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Sunday Post

smalina's picture

Though we spent only half an hour working in the book group after our tour of the prison on Friday, we ended up in an intense and interesting conversation about Brothers and Keepers--particularly about the passage in which John writes about his mother. Wideman discusses his mother's struggle to hold both her son's humanity and the fact that he broke the law and is living as a convicted criminal because of it. She must see him as a whole, incorporating both of those elements of his personhood. Our discussion made me realize that I often go into the prison expecting a certain response from the people inside.

Sunday Post 11.8

han yu's picture
In this Thursday's lesson, we applied the "barometer" method that was introduced to me in Anne's class. Two signs saying "agree" and "disagree" were pasted on the walls across two sides of the room. We came up with several statements for people to stand their positions. If we feel strongly agree with the statement, we should stand by the "agree" side, and vice versa. The barometer is a scale so people can also stand in between, whether right in the middle or nearer to one side.  This barometer effectively got people involved at once. Comparing to my prior experience, if we started introducing our topic just by sitting around and discuss, many people would be in silent.

Sunday Post

smalina's picture

Like many of the people who have already posted, I felt a noticeable improvement in how the class ran on Friday. On a basic level, our conversations about guidelines seemed to help people feel more comfortable calling on one another to speak, and calling each other out when people spoke out of turn or spoke up too frequently. The small group format seemed to work well again, offering new members the opportunity to become more comfortable speaking to a couple people before speaking to the larger group. Though we had many activities and they were all very involved, the atmosphere felt even more laid back and informal than the last few have--we were able to laugh with each other from the very beginning, and this mood seemed to carry through until we ended class.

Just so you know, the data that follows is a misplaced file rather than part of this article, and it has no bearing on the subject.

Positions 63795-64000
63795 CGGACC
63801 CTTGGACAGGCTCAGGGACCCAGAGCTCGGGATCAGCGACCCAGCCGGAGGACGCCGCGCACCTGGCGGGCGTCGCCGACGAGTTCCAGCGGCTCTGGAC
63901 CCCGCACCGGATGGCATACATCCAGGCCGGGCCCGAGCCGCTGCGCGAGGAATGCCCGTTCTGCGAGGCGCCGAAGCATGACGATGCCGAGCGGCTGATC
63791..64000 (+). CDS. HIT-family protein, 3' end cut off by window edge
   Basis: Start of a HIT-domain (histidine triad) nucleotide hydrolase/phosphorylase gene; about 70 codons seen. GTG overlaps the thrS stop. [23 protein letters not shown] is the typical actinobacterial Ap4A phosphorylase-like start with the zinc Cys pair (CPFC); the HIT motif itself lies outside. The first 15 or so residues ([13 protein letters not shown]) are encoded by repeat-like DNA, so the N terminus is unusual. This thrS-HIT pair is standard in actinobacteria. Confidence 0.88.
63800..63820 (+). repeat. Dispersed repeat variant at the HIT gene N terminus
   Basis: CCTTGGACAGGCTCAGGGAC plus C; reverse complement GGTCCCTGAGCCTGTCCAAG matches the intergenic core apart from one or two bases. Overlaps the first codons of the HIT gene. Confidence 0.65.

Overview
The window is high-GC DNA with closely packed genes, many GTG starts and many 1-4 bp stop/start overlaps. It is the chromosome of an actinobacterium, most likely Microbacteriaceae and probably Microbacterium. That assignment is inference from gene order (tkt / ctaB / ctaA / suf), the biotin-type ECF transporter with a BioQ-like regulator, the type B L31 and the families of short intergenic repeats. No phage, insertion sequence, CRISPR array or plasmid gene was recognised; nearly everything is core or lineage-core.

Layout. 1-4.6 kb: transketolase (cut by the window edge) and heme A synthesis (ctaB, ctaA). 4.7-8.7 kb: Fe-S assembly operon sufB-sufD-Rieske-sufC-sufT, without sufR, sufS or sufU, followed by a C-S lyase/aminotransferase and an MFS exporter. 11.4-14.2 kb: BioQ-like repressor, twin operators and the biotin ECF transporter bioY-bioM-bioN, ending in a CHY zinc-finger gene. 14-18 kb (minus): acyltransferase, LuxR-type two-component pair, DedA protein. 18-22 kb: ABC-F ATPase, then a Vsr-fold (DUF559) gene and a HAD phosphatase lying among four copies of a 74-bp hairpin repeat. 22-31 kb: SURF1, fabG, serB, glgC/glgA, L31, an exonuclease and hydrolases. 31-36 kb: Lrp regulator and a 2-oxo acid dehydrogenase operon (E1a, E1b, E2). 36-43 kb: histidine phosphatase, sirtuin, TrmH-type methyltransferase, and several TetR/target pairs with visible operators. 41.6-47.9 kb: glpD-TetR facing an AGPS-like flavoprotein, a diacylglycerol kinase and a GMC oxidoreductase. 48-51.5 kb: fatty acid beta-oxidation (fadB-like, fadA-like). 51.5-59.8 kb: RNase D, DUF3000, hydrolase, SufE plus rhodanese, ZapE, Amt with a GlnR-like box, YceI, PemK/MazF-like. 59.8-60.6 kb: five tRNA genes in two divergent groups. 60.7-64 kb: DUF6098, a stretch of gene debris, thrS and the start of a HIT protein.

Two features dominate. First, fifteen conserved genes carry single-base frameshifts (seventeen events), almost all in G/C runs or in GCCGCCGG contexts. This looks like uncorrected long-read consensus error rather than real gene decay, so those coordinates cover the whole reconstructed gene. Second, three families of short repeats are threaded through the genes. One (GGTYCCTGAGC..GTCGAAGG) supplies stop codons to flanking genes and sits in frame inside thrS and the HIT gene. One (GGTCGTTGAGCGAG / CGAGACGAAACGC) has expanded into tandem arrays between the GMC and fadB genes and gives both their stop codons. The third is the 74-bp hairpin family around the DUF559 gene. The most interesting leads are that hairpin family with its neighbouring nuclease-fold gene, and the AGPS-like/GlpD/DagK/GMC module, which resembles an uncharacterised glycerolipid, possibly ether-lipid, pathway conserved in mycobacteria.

Sunday Post 11.1

han yu's picture

This week's Thursday lesson has been the most uncertain one for me since the first time I started going. (One of the reasons was that I forgot to bring my passport and I did not realize that until we were arriving at the facility. Fortunately, I used my Bryn Mawr ID and they let me in.) Most of the reasons of my uneasiness came from my carelessness and I was not responsible enough during the lesson planning. I did not do enough research about the Vagina Monologue and therefore overlooked the controversies and criticisms toward it.

Dialogue through Dance

Joie Rose's picture

As a dancer, you are constantly walking that ever so slight line between the paradoxical gesture of making yourself at once as small and as big as possible. Our bodies are both our instruments, vessels that we bend and tone and stretch and compress to convey our deepest expressions of human emotion, and our greatest tragedy. The body will never achieve what it sets out to do; you can always bend further, tone more, stretch farther and compress smaller. You can always do more. And because you are always reaching for the unattainable, the dialogue we strive to achieve becomes lost in the inaccessible in-human.